"Pilots, Man Your Planes!"   
                                         WWII U.S. Naval Aviation Collector's Guide                                                                              
 Hellcats  over  PROVENCE  
            VF-74 & VOF-1 IN OPERATION DRAGOON



 

 
Above and below:  All eyes are on Rear Admiral Durgin (seated with back to camera and his blue wool ball cap in hand) as he speaks with the pilots of VOF-1 after their return from another mission on 8/16/44. One of the pilots sports a survival knife with cast aluminum handle, either made aboard ship, or a private purchase item, which hangs from the front of his Mae West (to the left of, and below, the coffee cup held by LCDR John Sandor, squadron, XO). Note the pilot to Sandor's left has the squadron's patch on the chest of his flight suit. 
Below:  Our photos illustrate the use of QAS parachutes by the pilots of both squadrons, as would be expected at this stage of the war. This VOF-1 parachute rigger shows us how the parachute packs were transported to the aircraft where they would be placed in the cockpit, awaiting the pilot's arrival and attachment to his harness. Of interest is the non-regulation addition of a length of parachute webbing with "V" ring and snap hook used to secure the pararaft (AN-R-2 / AN-6520) and seat cushion to the pack.
Above:  Once again, we see the Admiral, but in this larger print, we can also confirm that he is standing with LT (jg) Olszewski, who's last name is stenciled on his Mae West. In 1942, then Captain Durgin was in command of USS Ranger during Operation Torch, the North African landings.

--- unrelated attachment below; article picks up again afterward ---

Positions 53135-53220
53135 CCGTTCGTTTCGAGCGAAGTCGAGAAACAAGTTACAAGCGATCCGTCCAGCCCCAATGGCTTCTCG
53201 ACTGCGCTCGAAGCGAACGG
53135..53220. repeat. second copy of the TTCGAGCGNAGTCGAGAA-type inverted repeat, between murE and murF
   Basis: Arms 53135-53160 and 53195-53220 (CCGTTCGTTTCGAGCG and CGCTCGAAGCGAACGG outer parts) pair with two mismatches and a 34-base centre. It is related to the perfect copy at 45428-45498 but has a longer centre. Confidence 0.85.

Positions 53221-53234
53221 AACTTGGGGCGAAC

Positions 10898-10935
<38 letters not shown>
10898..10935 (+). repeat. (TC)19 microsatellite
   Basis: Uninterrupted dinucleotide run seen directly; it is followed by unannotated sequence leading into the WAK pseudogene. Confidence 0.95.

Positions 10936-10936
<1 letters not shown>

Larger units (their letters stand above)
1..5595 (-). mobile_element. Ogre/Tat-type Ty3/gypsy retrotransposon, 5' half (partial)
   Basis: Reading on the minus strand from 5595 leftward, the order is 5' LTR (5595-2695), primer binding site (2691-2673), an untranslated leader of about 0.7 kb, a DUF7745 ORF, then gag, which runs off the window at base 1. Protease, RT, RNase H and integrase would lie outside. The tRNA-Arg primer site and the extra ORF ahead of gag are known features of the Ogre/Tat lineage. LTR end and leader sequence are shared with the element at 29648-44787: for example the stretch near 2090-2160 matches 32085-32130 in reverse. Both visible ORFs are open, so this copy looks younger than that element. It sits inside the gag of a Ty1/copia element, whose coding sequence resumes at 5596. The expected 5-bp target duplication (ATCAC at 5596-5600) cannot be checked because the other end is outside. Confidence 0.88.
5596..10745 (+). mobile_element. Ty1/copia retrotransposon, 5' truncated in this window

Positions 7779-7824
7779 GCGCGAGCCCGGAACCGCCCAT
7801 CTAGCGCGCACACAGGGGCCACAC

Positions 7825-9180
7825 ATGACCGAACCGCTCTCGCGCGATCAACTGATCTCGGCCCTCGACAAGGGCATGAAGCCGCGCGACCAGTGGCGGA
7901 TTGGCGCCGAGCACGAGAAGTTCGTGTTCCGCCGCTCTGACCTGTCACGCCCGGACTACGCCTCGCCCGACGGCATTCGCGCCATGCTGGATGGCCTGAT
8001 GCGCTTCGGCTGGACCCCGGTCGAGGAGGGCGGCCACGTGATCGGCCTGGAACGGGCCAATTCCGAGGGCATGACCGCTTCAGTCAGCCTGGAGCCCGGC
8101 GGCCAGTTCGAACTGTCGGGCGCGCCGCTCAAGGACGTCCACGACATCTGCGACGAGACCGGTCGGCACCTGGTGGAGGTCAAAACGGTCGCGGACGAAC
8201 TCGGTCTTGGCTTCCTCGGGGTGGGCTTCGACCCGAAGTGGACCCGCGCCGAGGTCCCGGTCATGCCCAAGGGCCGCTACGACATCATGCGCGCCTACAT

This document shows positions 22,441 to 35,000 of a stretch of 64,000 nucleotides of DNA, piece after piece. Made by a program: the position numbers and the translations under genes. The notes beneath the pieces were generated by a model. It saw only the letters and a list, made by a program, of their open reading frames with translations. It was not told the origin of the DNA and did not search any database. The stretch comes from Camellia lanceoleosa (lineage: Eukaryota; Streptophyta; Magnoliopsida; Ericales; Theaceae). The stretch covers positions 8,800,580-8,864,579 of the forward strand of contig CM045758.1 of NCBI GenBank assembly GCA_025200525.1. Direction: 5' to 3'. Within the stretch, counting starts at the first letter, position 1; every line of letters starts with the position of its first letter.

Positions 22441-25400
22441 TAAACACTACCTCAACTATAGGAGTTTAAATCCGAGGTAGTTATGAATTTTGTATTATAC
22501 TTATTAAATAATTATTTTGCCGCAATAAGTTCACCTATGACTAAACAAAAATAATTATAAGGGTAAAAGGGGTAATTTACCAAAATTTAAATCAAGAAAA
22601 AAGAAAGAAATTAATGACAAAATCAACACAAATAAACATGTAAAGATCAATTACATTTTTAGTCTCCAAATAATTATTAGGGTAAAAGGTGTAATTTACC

Below:  VOF-1's LT David Stanley Crockett, a descendant of the legendary Davey, was shot down over Toulon Harbor and taken prisoner on 8/20/44. On the 23rd, after a day of bombardment, the German officer commanding the arsenal summoned Crockett (the ranking Allied officer) and surrendered himself and his men. Crockett and his fellow prisoners then marched the 500 German troops out and turned them over to nearby French Forces of the Interior. He was back aboard Tulagi by the 26th with quite a story to tell. This portrait of Crockett gives us a good view of the squadron's patch which portrays their diverse missions. The artist's rendering of the VOF-1 squadron patch, adopted in February, 1944, is courtesy of: http://bluejacket.com/
Above:  Although the subject of the Naval Aviation News cover photo is not identified in the publication itself, the name stenciled on the left parachute riser reveals that the pilot seen here, waiting to board Hellcat number 16, is none other than VOF-1's ENS Walter A. Foley aboard Tulagi during Operation Dragoon. Aircraft number 16 can also be seen on page one of our article.

Below:  Ensign Foley wears a converted deck helmet (probably blue?) that has had light colored strips of fabric sewn over the seams, with chamois covered TC-66 ear cups and a TH-37 headset. His goggles appear to be commercial SeesAll or H.B. Rockets, both of which offered a wide field of vision, similar to that of the navy-issue Mk-I goggle.

Bottom:  A period film showing damage done to the German occupied French coastal defenses at Toulon Harbor.